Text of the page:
Actually, it is very difficult to even get two recipes that are the same.
So we will go with this one. But it seems you can free to change things up and still call it a Sgroppino. Some use vodka...some limoncello. Lemon sorbet is most common, but I saw recipes with gelato, with lemon ice cream, with orange or blood orange sherbet. Some add sugar or simple syrup, which I just do not see the need for, even if you use all vodka instead of the sweeter limoncello. Prosecco is the norm for the sparking wine used, but anything with bubbles will work. Mint..or lemon zest or a slice of orange as a garnish will be nice.

The first time I made it, I used some limoncello and some plain vodka. After some thought...because a classic drink like this deserves thought..I changed it to all limoncello. For those not familiar with it, limoncello is an Italian lemon liqueur make by soaking the peels of Sorrento lemons in grain alcohol and then adding simple syrup. It is traditionally served chilled as an after-dinner digestivo, lovely all alone.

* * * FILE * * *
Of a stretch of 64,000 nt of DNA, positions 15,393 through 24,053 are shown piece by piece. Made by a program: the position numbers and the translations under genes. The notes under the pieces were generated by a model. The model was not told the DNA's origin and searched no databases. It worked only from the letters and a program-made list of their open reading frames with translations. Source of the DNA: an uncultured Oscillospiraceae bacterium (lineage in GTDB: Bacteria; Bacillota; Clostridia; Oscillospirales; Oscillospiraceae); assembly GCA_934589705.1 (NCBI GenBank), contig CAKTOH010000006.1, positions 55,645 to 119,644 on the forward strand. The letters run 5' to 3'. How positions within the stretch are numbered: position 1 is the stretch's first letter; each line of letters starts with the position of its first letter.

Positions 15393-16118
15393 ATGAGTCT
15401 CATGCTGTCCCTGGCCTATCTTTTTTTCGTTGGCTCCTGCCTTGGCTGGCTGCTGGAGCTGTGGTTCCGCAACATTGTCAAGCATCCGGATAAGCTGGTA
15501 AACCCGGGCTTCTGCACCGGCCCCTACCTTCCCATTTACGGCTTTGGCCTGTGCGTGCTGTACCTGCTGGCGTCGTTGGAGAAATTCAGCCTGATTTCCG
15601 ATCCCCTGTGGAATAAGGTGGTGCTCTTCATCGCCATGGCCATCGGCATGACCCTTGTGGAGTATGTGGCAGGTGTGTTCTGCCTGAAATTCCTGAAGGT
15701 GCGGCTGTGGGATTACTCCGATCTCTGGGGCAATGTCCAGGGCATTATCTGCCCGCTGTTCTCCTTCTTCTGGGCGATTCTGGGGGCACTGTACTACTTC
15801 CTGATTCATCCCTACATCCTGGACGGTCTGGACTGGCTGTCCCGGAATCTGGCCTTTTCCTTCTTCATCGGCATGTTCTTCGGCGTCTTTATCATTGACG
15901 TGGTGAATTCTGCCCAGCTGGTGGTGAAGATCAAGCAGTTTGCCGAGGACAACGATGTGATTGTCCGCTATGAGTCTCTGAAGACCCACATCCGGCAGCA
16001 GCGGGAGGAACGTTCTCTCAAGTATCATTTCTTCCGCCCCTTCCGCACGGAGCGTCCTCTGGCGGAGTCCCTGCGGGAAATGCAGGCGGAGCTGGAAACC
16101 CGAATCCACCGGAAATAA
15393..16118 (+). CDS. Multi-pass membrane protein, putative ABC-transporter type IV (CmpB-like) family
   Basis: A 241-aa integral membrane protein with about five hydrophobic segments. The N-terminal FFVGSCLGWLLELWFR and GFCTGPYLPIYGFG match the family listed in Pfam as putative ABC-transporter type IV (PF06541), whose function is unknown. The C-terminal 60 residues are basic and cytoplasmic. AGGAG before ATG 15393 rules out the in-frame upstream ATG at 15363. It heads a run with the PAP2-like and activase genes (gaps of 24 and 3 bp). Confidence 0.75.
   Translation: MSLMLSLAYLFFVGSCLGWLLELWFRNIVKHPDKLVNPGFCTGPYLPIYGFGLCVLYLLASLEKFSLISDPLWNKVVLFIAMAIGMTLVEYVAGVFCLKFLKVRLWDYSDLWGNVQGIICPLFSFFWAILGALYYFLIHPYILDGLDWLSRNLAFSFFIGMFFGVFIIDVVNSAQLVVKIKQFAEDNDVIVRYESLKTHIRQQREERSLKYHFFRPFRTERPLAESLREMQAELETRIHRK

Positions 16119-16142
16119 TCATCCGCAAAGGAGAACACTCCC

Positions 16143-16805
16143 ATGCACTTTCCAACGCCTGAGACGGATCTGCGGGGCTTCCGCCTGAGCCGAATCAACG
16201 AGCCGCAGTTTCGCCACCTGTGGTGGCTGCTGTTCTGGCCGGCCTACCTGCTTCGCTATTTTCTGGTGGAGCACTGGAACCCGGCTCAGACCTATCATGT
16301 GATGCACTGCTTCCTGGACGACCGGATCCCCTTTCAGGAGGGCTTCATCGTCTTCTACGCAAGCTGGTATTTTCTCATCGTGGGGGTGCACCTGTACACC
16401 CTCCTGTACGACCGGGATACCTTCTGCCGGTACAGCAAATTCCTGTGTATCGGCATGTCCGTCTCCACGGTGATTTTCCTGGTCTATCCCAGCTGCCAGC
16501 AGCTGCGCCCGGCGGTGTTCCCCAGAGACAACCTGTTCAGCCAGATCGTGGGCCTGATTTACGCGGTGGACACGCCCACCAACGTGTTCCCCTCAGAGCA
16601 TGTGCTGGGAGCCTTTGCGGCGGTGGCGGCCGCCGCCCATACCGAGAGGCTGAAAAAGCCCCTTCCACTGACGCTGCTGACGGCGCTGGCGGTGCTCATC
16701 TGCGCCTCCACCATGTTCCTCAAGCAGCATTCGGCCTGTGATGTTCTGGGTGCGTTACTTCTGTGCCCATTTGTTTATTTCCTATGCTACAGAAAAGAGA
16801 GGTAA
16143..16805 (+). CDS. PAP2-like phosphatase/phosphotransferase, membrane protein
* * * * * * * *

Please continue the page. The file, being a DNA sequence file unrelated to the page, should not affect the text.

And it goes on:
And I used the traditional prosecco, a rather dry, not very expensive, low alcohol, sparkling white Italian wine. But for a slightly sweeter touch, Asti Spumante would be very nice too.
So, on to making the drink.

For 4-6 servings...

1 pint lemon sorbet
1/2 cup limoncello
1 cup prosecco.

Let the sorbet sit out at room temperature for a few minutes to get a little soft.
Put in a chilled bowl (you could use a blender,but it seems like overkill and may melt the sorbet too much) and then pour in the limoncello and mix with a whisk until blended and slushy. Add the prosecco and mix and immediately served, ideally in champagne flutes. Top with some zest or mint or a slice of lemon.